Intelligender Test That Could Lead to Sex-Selection Abortions Heads to New Zealand
by Steven Ertelt
June 8, 2009
Wellington, New Zealand (LifeNews.com) — The Intelligender test kit that has prompted concerns that it could lead to an increase in the use of sex-selection abortions is headed to New Zealand. That’s after pharmacies in Australia began selling the kit, which claims to able to detect the gender of an unborn child when used, last month.
The test kit makers claim the test offers a 90 percent accuracy rate in determining the gender of the baby after eight weeks into the pregnancy.
Sold in the United States since 2006, the test takes 10 minutes and supposedly identifies a "confidential element" found in the hormones of a pregnant woman when she is carrying a girl.
When a pregnant woman’s urine is mixed with the chemicals in the kit, it supposedly turns green or black to indicate a boy and orange or yellow to indicate a girl.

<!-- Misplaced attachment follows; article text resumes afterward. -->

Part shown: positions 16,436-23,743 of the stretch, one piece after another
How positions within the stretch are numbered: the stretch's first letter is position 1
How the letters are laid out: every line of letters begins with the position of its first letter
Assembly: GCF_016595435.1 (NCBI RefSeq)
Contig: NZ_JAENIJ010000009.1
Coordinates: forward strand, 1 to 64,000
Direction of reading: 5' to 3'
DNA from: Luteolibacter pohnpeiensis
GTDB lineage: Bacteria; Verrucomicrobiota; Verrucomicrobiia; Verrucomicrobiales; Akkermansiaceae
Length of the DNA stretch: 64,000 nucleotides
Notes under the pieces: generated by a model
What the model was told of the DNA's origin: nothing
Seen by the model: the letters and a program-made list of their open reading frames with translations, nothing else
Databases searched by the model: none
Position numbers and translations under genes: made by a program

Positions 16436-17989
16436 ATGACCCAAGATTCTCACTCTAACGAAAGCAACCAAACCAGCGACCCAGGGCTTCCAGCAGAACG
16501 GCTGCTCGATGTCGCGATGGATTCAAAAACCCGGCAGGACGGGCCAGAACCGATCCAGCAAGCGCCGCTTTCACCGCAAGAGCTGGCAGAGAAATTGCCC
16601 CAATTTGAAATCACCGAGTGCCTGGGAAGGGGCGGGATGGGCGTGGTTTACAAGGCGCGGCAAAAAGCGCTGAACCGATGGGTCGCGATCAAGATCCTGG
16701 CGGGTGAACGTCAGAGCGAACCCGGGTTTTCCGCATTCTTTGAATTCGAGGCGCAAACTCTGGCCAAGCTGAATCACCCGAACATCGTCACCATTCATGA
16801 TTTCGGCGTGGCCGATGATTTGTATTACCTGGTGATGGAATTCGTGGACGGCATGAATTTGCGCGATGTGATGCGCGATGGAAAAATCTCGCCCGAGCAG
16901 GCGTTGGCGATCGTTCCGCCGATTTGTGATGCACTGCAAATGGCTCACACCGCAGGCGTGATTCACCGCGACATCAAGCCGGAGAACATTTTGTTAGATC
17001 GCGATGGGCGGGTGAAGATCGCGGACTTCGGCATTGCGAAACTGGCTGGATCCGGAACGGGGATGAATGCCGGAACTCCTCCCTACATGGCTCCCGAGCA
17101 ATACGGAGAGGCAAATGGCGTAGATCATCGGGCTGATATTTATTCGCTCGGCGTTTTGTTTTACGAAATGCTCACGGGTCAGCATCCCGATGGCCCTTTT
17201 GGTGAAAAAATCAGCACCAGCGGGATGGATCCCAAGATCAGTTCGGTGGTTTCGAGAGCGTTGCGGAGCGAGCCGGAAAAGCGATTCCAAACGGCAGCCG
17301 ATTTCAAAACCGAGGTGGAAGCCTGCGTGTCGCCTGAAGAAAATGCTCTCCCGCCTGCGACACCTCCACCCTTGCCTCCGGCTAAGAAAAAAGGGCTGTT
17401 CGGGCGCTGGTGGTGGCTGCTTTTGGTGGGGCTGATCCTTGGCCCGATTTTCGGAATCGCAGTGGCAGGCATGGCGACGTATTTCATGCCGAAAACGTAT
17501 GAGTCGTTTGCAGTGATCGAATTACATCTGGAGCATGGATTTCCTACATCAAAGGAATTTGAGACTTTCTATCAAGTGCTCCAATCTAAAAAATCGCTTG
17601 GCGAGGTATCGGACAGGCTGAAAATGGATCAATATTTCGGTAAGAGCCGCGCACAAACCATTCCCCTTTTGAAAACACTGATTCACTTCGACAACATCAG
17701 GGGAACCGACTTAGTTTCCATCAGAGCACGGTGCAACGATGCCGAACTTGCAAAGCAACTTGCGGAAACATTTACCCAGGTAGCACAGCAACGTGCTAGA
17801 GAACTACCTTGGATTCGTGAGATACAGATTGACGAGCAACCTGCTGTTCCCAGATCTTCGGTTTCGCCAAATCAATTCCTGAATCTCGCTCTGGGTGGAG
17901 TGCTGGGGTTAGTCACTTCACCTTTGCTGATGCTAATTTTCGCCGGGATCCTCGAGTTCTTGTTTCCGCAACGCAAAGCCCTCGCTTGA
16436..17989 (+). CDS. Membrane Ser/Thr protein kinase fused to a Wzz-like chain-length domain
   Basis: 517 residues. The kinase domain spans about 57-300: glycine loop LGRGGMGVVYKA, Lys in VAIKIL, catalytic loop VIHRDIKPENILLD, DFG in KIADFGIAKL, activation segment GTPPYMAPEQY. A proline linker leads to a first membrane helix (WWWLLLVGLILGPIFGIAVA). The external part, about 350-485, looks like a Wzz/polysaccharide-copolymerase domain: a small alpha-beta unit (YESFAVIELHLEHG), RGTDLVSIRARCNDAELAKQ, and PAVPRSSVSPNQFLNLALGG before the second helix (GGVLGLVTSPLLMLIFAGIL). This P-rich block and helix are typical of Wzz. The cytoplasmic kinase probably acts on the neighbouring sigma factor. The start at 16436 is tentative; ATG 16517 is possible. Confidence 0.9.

The New Zealand Herald reports that David Portnoy, managing director of Melbourne-based Early Image, which makes the controversial test, hopes to bring it to New Zealand within weeks.
Early Image is reportedly negotiating with Douglas Pharmaceuticals and API to put the test on pharmacy shelves in New Zealand.
That concerns both pro-life and medical groups.
"The concern we would have is that people would then terminate pregnancies on the grounds of sex selection," Dr. Ted Weaver, head of the Royal Australian and New Zealand College of Obstetricians and Gynaecologists, said.
Bernard Moran, the head of the pro-life group Voice for Life, said he worries about sex-selection abortions, which are more common in Asian nations like China and India, becoming prevalent in New Zealand.
"Certain ethnic minorities here might be more prone to use it," he said.
Moran also said he is upset that the Intelligender test kit appears as if it will not need the approval of the Health Ministry’s Medsafe unit.
Portnoy dismissed the concerns about sex-selection abortions in some sectors of the New Zealand population or anywhere else.
"I would be amazed if anybody was to do anything so drastic based on a urine test that has a 90 per cent accuracy rate," he told the newspaper.
Weaver previously said he doesn’t think such a test, which costs $95, can discern whether a mother will have a boy or girl in the way an ultrasound or an amniocentesis can.
"We’re all about women having choices, but we want the choices to be valid," Weaver said.
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